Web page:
• Our plans to do winery tours were aborted because we simply had too good a time at brunch and I was exhausted from my drive. Instead I took a nap in an outdoor lounger as the afternoon cooled down.  When I woke up I found a cold lemonade in a tumbler tucked into the cup holder on my chaise.  I’ve never had such service even at a five-star resort.  Cousin Barry, you rock.
  • I’ve never stayed at any resort that put out fresh towels for my shower with the sign “Towels for Steve”. Cousin Cindy, you rock.
  • Did you know Amy’s, the ubiquitous “healthy” frozen food brand, started as a small fast food chain in the Bay Area? I know it now.  You bet I had the mac and cheese.  It actually looked like it was microwaved itself on site.  The dollop of chili I had on top was fresh though.    Amy’s, you still rock.
  • No, Cousin Donna, despite your hopes we are NOT related to Tobey McGuire. Though Cousin Adam likes cosplay and might wear a Spider-Man costume some time if you ask nicely.  Cousin Adam, you rock.
  • I never held a snake until this weekend. When a snake likes you he licks you with a serpentine tongue and nuzzles your neck.  Rivals my cats.  Chaucer, you rock.
  • I have lots of other friends who live in the area. Tom, Susan and Emily, your home was lovely.  Seeing the Giants win with three home runs at my first afternoon game at Oracle Park was delightful.  Adios Pelota indeed.  And thanks for the cap.  Spitz Family, you rock.
  • I have not one but two colleagues from my storied career who have settled in the quaint little town of Healdsburg. They live a couple of blocks apart (there aren’t many blocks period).  They know each other now.  Ray and Steph, your home was beautiful. The wine was lovely.  Giacopellis, you rock. (And so do you Barb and J.P.).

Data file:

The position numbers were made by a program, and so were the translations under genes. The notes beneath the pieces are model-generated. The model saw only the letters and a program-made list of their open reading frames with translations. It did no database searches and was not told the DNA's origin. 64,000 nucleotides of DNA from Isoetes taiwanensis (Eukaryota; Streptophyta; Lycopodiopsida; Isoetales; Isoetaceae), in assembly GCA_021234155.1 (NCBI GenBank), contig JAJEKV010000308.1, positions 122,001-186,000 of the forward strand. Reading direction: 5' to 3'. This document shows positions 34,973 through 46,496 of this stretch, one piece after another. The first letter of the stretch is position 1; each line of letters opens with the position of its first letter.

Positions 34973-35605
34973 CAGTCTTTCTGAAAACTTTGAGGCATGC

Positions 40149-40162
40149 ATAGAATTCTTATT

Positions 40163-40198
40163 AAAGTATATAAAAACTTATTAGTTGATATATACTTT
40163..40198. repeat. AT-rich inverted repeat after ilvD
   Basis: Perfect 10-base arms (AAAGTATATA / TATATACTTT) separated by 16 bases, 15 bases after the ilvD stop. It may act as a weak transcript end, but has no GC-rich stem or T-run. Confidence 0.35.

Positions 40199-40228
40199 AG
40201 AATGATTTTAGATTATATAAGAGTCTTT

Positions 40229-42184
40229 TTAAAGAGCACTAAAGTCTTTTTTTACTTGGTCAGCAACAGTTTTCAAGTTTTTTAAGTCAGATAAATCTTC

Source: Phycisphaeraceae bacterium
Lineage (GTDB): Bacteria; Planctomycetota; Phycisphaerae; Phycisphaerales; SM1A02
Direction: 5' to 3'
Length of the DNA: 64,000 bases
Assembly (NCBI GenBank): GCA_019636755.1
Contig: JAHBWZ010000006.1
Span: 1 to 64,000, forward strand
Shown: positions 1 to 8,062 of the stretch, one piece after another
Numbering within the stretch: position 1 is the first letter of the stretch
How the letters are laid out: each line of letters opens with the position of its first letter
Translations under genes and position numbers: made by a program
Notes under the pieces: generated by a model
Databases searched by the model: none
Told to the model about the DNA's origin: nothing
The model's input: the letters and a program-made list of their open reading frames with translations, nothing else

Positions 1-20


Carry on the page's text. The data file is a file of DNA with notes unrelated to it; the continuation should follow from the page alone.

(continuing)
• I caught up with a special friend who somehow chose to work for me twice and now lives in the lovely coastal village of Benecia, California’s first state capital. Mitzi, you rock.
  • The “patriarch” of our family zooms is a spry, successful retired businessman who plays golf in the mornings and is a genuinely generous and caring soul, as is his wife. Cousins Don and Harriet, you both rock.  (I got home safely—eventually.  Sorry I didn’t text you when I did get in.  The fact you worried brought tears to my eyes).
  • And finally—even before I left—my amazing and beautiful friend Sabrina (not family, thank GOD!!) was in town. Never have I posted a picture on Facebook that got as many likes as the one taken of us having a fantastic dinner.  She IS amazing, for the record.  For every reason you can possibly think.  The complete details of our adventures will remain ambiguous.  Suffice to say I’ve never enjoyed picking someone up from the airport more.  Sabrina—you ARE a rock.  I truly adore you.

When you experience people and do things for the first time ever—or at least in a long time—you appreciate the smallest victories, and you savor the littlest things.  And you make sure you let people know how grateful you are.  Rigorous honesty at its most expressive.  THAT is how you can emotionally speak Leblanguage.

Until next time…